Oct. 10, 1996
Vol. 16, No. 3

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    Profile: Doug Duncan

    While most people consider themselves lucky to have one great job, Doug Duncan has several.

    He came to Chicago in 1992 to take an unusual joint appointment at the University of Chicago and Adler Planetarium. He was named Associate Professor in Astronomy & Astrophysics at the University -- where he would be able to continue his research on stellar evolution and the Big Bang -- and Astronomy Director at Adler, where he would focus on communicating science to the general public. He has since become head of the Ameritech Space News Center at Adler, and he recently was named the national education coordinator for the American Astronomical Society, part of a new venture for the AAS and another joint position with the University. He also can be heard regularly on Saturday afternoons as the astronomy commentator on WBEZ-FM radio's "Metropolis" with Aaron Freeman.

    But even with all his commitments, there's one place he can always be found -- at http://astro.uchicago.edu/home/web/duncan/ on the World Wide Web.

    Before coming to Chicago, Duncan was an astronomer at the Space Telescope Science Institute in Baltimore, and he continues to use the Hubble Space Telescope in his research.

    You've got a Web site and a radio gig, you're a national education coordinator and a teacher -- in short, a communicator. What do you most try to communicate about science? I really want to teach people that science is not like broccoli -- good for you but not particularly appealing. I want to encourage a sense of awe and appreciation for things such as the origin of the universe, the formation and evolution of the sun and the earth, the nature of space and time and the search for other planets and life in the universe.

    How did this mission bring you to Chicago? It has always been very natural for me to share my excitement about astronomy with other people. The joint position at Adler and the University allowed me to get paid for something I was already doing on a volunteer basis. The emphasis at Adler of teaching astronomy hands on -- combined with the superb research at the University of Chicago -- was an offer I couldn't refuse. Also, the University of Chicago faculty members in astronomy are much more concerned and broad-minded about astronomy and physics education -- at all levels -- than at any of the other top research institutions that I know.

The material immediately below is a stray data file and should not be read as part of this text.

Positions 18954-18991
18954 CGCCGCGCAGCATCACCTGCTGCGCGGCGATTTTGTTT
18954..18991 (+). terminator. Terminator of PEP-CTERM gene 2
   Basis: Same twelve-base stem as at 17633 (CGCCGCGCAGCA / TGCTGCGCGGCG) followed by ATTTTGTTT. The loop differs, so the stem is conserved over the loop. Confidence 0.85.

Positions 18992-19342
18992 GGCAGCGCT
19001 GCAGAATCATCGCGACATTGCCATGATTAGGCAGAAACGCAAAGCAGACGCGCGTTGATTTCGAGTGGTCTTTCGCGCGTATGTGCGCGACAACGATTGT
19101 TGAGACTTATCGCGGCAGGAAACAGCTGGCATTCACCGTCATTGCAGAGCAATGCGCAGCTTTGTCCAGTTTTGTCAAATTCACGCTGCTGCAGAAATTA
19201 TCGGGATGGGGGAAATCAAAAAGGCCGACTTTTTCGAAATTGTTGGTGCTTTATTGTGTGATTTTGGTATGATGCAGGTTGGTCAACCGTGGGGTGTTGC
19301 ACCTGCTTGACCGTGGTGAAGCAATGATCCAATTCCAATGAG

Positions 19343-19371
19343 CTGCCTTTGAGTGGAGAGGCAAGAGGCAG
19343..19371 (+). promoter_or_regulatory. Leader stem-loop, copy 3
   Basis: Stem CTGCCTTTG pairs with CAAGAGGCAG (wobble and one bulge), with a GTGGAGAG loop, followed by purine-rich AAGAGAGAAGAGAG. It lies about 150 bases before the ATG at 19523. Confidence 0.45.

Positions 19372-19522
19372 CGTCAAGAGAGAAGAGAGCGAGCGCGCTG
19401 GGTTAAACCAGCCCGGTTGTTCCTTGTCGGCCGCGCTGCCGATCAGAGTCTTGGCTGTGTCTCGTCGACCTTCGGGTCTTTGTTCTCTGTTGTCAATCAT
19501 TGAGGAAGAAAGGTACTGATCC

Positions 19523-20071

I think it's terrific that the AAS has chosen to locate its national education office here in Chicago -- jointly at the University and Adler Planetarium. It's a recognition that we have a tremendous commitment to astronomy education, and science education in general, and we already have some terrific programs in place at both institutions.

    You teach a basic science course in the College, which you've said is one of your favorite teaching experiences. Why? I'm teaching Natural Sciences 101 this quarter. I love coming into a class of people who think they don't like science, because I realize it's probably just because they were taught science by rote and by memorization, the same way I was. But ask the same people if they like detective and mystery stories, and they'll probably say, "Of course!" Science can be just as much fun as solving other kinds of mysteries -- the only difference is the mysteries are on a great and grand scale, from the beginning of the universe to whatever its end may be.

    But you're not teaching works by Raymond Chandler and Sara Paretsky. How do you get the attention of non-scientists? Before the first class, I went out to Toys-R-Us and bought a dodge ball and a thousand marbles. I asked the students to pretend that a marble represented Earth and the dodge ball was Jupiter. Then I asked them, if Jupiter is 10 times the diameter of Earth, what's the relationship between the volume of Earth and the volume of Jupiter? In other words, how many marbles can fit inside the dodge ball? It's not necessarily intuitive that Jupiter is 1000 times the volume of Earth, but when you see a representation of it, it's much easier to use quantitative reasoning to figure it out. This week we are actually going to make something disappear in Natural Sciences 101 class and then scientifically explain how that happened.

    You've "traveled" millions of miles in space through your work on the Hubble telescope. Where else does your work take you? I love to travel. For the past several years, I've been leading educational vacations to the Arctic Circle to experience the northern lights and native culture. Living in igloos is something we do for fun! Three years ago I actually got to the North Pole itself. Using two Twin Otter aircraft and a fuel cache, we traveled to the North Pole, Beechey Island and on to Thule, Greenland. Beechey Island is where the famous Franklin expedition vanished while looking for the Northwest Passage last century. We saw the three graves that were discovered and autopsied in 1982. I've also spent time hiking in the Himalayas and photographing penguins in Patagonia.

    Sounds great. Can we come along with you sometime? In March 1997, I'm going to lead an educational expedition to Lake Baikal in Siberia to experience a total eclipse of the sun. Anyone who's interested in coming along should get in touch with me.

    Last question -- who is your favorite historical figure in astronomy? Galileo, no question. He was the first great experimentalist. I lived in Florence for three months, and every day I would walk past the house where he lived. That and the gelato were my inspiration.